Bahrain and other Gulf countries are facing a brain drain in the energy industry, with fewer young people seeking jobs in the field.

Energy Minister Dr Abdulhussain Mirza said more needed to be done to attract young people to careers in oil and gas, reported the Gulf Daily News (GDN), our sister publication.

He warned a shortage of potential recruits was a serious concern, both locally and at the global level.

“Globally there is a shortage of skilled workers in the oil and gas sector and we need to create more jobs for future years,” he told the GDN yesterday.

“Young people are joining the financial sector, which is profitable, and not the energy sector.

“Companies and educational institutions should focus on the oil and gas sector to meet the growing demand (for staff).”

He was speaking on the sidelines of the third GCC Leadership Conference, called “Developing Energy Leaders”, which opened yesterday at the Moevenpick Hotel.

“We need to train the existing staff in the (oil and gas) sector to become future leaders and provide more incentives to deal with the shortage of manpower in the Gulf region,” he said.

“Bahrain’s leadership have recognised the need to diversify the economy away from oil and gas revenues and formulated the multi-faceted 2030 economic vision.”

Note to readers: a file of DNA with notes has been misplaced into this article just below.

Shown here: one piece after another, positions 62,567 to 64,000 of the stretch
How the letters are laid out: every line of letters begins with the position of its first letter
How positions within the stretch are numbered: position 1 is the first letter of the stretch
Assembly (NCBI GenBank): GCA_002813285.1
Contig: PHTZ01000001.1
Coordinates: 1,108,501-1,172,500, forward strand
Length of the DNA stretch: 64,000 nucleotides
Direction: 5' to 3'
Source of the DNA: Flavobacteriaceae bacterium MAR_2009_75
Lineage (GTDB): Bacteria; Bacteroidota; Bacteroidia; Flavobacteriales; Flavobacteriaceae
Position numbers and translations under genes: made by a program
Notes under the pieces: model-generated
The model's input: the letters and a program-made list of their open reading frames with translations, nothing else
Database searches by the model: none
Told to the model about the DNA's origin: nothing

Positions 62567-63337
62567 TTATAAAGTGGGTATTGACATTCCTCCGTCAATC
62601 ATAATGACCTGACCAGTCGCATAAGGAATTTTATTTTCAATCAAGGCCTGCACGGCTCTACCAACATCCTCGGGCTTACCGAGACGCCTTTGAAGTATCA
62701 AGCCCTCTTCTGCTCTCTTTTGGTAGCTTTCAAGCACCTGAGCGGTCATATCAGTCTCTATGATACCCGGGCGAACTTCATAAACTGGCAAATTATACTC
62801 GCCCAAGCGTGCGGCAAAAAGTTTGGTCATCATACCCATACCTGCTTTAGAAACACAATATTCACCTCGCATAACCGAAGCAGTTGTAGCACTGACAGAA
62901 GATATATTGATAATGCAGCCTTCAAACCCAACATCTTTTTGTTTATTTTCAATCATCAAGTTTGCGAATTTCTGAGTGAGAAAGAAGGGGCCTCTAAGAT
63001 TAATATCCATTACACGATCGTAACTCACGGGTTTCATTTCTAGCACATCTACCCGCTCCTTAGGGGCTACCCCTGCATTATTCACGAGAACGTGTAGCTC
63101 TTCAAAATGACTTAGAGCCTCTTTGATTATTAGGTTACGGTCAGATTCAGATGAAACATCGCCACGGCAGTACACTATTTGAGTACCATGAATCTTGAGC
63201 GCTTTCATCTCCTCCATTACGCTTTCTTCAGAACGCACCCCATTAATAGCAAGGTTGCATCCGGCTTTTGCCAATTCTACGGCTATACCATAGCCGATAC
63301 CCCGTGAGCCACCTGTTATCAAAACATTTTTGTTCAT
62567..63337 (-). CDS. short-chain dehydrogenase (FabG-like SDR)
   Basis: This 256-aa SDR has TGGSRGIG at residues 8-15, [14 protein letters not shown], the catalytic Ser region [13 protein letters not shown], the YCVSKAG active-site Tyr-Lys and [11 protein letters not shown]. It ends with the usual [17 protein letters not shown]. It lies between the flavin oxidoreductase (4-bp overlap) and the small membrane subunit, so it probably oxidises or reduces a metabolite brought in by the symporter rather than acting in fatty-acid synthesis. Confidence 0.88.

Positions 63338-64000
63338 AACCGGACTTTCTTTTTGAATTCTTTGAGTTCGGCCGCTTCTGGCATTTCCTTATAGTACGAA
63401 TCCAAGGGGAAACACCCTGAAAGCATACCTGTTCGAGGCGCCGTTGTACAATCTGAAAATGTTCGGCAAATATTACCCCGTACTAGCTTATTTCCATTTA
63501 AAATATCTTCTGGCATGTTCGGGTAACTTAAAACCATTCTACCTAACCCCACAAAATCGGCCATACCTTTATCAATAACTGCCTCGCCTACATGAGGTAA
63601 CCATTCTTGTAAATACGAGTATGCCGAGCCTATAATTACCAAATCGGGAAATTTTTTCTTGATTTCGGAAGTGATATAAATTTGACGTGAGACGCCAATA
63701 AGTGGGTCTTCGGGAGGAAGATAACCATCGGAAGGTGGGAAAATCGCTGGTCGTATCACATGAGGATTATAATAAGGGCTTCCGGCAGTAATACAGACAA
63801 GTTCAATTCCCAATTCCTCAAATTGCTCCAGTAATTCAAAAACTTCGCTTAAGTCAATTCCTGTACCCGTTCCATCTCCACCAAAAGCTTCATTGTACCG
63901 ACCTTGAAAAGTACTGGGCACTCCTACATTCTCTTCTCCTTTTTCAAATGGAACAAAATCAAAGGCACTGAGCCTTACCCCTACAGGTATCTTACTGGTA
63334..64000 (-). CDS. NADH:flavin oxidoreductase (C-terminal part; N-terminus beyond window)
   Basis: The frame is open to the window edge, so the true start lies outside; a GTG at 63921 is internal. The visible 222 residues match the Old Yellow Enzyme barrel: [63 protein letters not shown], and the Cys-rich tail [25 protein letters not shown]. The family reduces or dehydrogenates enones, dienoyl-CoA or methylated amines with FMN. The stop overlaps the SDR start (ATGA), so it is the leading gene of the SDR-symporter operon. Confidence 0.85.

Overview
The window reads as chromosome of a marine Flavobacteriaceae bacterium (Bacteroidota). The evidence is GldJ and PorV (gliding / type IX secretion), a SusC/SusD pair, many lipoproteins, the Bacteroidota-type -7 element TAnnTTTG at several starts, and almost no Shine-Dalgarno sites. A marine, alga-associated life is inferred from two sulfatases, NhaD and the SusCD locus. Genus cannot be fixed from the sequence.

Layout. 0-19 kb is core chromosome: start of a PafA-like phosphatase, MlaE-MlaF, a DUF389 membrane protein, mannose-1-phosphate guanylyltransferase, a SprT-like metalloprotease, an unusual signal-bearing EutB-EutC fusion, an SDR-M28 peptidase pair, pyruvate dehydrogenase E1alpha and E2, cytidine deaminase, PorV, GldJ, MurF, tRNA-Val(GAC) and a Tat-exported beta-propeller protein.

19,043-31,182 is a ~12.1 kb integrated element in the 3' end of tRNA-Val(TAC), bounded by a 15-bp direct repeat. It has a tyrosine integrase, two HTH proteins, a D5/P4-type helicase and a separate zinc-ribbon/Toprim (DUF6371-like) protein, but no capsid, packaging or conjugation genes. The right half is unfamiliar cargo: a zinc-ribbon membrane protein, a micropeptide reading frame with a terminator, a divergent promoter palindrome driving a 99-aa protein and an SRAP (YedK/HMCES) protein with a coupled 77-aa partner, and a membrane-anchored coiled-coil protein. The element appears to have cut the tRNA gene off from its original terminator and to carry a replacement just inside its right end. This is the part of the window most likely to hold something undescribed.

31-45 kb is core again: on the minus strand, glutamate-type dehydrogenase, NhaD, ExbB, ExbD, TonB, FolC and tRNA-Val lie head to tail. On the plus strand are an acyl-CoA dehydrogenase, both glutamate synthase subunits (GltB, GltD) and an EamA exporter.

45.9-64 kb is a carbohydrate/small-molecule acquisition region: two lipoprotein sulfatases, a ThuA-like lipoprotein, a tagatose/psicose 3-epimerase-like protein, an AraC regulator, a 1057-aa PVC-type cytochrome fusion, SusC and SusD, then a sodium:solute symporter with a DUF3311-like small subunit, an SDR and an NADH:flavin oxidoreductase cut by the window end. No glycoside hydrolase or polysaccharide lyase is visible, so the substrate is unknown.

The conference is taking place under the patronage of Dr Mirza and concludes today.

Speakers yesterday included Economic Development Board (EDB) executive director Vivian Jamal, who said more than 50% of Bahrainis were employed in private sector jobs that were not related to oil and gas.

This is despite EDB figures showing that crude, petroleum and natural gas accounted for 20% of Bahrain’s GDP last year.

However, she added that the sector contributed 40% of GDP in 2004 – suggesting the country’s diversification policies were paying dividends.

“Bahrain is the most mature diversification story in the region,” said Jamal.

“The oil sector share of the GDP dropped from 40% to 20% over the past decade.”

In her presentation, Jamal added that manufacturing accounted for 14% of GDP last year, while construction was 7%, trade was 4%, hotels and restaurants was 2% in and transport and telecommunications was 7%.

GDP contribution from other non-oil sectors was 6pc from social and personal services, six% from real estate and business activity, 17pc from finance, 13pc from government and four% by other sectors.

Jamal added that GCC countries were planning projects worth $2.5 trillion in the coming years – 44.3% of which focused on alternative energy, compared to just 16.7% in oil and gas,

“Energy is likely to be the central element of the future economic development of the GCC region,” she said.

The two-day conference is held in collaboration with the National Oil and Gas Authority and the Electricity and Water Authority.

Speakers from the Arab Renewable Energy Commission, the Federation of GCC Chambers and Bapco are taking part.

Source: Trade Arabia